IN THE EIGHTIES THERE WAS Dallas, with J.R. and Sue Ellen trying to get their hands on more money in Big D. Now there is Austin, with four housemates—Monica, Steve, Dustin, and Karen—struggling to make ends meet in Slacker City. The plots aren’t the only things that are different, however: Austin is an online soap opera, so you can’t watch it on television. But you can see it on the Internet whenever you want and as often as you want. So much for setting the timer on the VCR.
Austin premiered in the summer of 1997 and is the brainchild of 38-year-old producer Rob Campanell and his 46-year-old business partner Jay Ashcraft. They launched InterneTV ( www.internetv. com)—based in, you guessed it, Austin—in February 1997. Although they were the first to use a technology known as streaming video to show film trailers, film shorts, and music videos on the Net, the two entrepreneurs were eager to distance themselves from the competition by creating original programming as well. “I viewed a few of the text-and-pictures soaps when they began to flourish in ’95,” says Campanell, “but they couldn’t convey emotion. I knew we could do a Web soap better with streaming video.”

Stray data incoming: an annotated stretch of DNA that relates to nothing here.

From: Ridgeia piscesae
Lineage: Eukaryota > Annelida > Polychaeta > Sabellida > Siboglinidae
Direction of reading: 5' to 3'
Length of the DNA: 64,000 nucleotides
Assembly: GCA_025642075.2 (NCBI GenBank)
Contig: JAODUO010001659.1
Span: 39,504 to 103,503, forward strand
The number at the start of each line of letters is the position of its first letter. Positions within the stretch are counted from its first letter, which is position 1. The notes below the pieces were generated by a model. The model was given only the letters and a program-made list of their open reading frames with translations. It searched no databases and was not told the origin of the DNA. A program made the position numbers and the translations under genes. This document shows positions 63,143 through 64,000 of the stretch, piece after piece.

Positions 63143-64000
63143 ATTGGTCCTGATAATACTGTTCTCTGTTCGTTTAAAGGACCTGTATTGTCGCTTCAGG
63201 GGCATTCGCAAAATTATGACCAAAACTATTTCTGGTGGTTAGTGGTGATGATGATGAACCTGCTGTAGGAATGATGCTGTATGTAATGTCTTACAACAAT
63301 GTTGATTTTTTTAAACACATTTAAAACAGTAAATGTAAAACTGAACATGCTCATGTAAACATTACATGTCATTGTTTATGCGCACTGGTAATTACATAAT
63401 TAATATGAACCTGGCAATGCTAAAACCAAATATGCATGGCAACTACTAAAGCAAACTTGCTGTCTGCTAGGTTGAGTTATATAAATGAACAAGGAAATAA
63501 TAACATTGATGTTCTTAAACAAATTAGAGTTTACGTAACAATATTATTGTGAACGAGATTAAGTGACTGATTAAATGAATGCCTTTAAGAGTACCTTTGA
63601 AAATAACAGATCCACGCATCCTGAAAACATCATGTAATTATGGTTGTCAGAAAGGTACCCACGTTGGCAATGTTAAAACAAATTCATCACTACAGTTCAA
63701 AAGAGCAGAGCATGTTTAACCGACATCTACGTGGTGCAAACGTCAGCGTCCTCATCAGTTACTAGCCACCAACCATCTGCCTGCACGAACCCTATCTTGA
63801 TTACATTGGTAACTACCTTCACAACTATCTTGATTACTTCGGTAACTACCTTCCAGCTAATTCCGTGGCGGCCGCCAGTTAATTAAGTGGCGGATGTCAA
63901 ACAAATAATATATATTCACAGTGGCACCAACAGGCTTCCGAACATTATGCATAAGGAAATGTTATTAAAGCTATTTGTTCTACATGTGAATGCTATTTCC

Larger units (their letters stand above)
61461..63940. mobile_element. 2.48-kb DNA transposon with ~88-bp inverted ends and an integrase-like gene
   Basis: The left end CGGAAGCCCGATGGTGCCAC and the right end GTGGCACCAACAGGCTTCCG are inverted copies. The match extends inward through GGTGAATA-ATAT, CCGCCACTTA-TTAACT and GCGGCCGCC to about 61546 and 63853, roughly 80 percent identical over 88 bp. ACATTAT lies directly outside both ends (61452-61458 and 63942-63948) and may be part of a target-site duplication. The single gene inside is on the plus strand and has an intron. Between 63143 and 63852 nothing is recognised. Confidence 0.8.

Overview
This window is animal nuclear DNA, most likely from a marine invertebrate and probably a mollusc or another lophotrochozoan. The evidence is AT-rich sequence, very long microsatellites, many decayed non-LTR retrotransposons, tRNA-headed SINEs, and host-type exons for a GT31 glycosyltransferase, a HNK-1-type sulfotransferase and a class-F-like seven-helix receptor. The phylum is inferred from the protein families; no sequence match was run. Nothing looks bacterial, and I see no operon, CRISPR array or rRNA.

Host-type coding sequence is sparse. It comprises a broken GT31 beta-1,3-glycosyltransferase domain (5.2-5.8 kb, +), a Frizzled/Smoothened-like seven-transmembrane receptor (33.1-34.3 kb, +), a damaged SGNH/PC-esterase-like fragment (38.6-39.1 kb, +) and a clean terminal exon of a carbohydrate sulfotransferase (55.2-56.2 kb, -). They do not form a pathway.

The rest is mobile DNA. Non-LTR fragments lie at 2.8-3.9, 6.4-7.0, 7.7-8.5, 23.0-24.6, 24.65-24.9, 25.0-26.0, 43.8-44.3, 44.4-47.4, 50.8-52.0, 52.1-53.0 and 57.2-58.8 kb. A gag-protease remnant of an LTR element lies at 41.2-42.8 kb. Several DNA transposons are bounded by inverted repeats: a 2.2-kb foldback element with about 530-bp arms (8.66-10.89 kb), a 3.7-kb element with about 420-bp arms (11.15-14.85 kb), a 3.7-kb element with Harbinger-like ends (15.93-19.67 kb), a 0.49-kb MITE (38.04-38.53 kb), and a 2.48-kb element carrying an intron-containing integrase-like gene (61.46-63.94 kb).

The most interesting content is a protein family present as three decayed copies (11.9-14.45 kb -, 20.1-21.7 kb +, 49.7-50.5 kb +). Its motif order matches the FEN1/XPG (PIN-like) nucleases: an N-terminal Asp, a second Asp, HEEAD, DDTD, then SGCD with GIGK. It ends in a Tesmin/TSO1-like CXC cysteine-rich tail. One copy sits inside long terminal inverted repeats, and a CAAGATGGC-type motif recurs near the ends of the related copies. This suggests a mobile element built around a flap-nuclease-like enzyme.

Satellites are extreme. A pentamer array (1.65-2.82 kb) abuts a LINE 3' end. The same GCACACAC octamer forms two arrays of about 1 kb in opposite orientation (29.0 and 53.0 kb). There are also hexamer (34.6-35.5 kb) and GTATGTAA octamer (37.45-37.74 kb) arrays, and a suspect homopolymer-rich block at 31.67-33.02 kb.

Austin is one of the few soaps on the Net that use this technology; most others ( Lost Elvis Diaries, About Schuyler Falls: A Soap Opera, 101 Hollywood Blvd) still rely on photos and text. How does it work? The scenes are shot on video, which then must be digitized, encoded, and uploaded to InterneTV’s Web server. Normally, an entire video file is sent to a viewer all at once, which could take up to twenty minutes to download one minute of video, but with streaming video, parts of the file are sent one right after the other, cutting down the wait to less than ten seconds. All that’s necessary to watch it is a computer with a Pentium or K6 processor, a sound card, and a plug-in such as RealVideo or VivoActive, which can be downloaded from the Web. Campanell, however, is quick to point out that Internet streaming video is still in its infancy: “This stage is similar to the way television was in the forties—a small screen and poor image quality.” Viewers must adjust to the format of a two- by three-inch screen, which also affects the way the scenes are shot. Courtney Hopkin, a 21-year-old UT journalism senior who played Megan, Dustin’s teenage